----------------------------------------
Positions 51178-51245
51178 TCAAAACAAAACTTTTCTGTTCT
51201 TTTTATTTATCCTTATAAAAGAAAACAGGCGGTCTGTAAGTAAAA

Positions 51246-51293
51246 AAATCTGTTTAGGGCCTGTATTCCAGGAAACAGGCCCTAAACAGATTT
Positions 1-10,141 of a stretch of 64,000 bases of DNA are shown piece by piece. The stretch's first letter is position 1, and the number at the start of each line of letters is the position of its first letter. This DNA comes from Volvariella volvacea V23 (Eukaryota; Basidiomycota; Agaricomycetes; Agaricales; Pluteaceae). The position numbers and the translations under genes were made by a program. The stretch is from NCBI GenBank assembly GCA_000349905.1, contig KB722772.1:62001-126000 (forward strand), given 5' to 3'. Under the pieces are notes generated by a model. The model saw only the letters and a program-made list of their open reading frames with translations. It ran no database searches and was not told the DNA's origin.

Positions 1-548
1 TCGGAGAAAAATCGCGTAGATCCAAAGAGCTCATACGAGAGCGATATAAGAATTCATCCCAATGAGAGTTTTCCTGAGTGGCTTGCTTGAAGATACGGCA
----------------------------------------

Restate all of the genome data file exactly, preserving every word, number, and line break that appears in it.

Positions 51178-51245
51178 TCAAAACAAAACTTTTCTGTTCT
51201 TTTTATTTATCCTTATAAAAGAAAACAGGCGGTCTGTAAGTAAAA

Positions 51246-51293
51246 AAATCTGTTTAGGGCCTGTATTCCAGGAAACAGGCCCTAAACAGATTT
Positions 1-10,141 of a stretch of 64,000 bases of DNA are shown piece by piece. The stretch's first letter is position 1, and the number at the start of each line of letters is the position of its first letter. This DNA comes from Volvariella volvacea V23 (Eukaryota; Basidiomycota; Agaricomycetes; Agaricales; Pluteaceae). The position numbers and the translations under genes were made by a program. The stretch is from NCBI GenBank assembly GCA_000349905.1, contig KB722772.1:62001-126000 (forward strand), given 5' to 3'. Under the pieces are notes generated by a model. The model saw only the letters and a program-made list of their open reading frames with translations. It ran no database searches and was not told the DNA's origin.

Positions 1-548
1 TCGGAGAAAAATCGCGTAGATCCAAAGAGCTCATACGAGAGCGATATAAGAATTCATCCCAATGAGAGTTTTCCTGAGTGGCTTGCTTGAAGATACGGCA